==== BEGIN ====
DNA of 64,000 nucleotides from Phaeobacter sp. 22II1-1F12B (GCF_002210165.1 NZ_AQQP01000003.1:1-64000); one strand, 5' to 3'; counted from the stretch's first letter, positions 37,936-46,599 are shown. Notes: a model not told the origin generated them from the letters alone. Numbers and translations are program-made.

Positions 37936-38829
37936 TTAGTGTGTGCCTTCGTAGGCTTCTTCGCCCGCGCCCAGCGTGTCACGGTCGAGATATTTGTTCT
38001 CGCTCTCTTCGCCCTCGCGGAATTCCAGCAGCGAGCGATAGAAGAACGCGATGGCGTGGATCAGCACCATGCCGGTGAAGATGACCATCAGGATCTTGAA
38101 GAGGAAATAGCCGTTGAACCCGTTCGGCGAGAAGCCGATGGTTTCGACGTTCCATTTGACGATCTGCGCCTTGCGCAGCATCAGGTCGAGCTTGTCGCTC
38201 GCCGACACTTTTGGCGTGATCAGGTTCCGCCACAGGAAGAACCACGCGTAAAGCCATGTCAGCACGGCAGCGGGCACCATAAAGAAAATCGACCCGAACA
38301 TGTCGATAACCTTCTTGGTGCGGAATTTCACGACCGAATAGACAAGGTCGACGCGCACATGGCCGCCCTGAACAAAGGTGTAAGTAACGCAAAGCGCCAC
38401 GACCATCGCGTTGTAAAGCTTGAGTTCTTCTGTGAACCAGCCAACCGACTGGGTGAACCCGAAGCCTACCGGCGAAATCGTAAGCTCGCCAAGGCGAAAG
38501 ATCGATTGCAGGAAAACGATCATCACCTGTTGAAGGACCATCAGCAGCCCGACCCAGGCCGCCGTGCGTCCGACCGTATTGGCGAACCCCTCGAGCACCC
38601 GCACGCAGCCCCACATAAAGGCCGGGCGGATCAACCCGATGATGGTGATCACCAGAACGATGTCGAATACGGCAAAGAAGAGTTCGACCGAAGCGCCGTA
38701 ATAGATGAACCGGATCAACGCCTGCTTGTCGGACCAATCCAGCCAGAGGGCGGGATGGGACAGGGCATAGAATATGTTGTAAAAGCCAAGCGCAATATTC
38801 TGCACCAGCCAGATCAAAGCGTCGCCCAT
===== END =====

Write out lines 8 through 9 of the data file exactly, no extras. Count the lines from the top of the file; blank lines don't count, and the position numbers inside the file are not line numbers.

38401 GACCATCGCGTTGTAAAGCTTGAGTTCTTCTGTGAACCAGCCAACCGACTGGGTGAACCCGAAGCCTACCGGCGAAATCGTAAGCTCGCCAAGGCGAAAG
38501 ATCGATTGCAGGAAAACGATCATCACCTGTTGAAGGACCATCAGCAGCCCGACCCAGGCCGCCGTGCGTCCGACCGTATTGGCGAACCCCTCGAGCACCC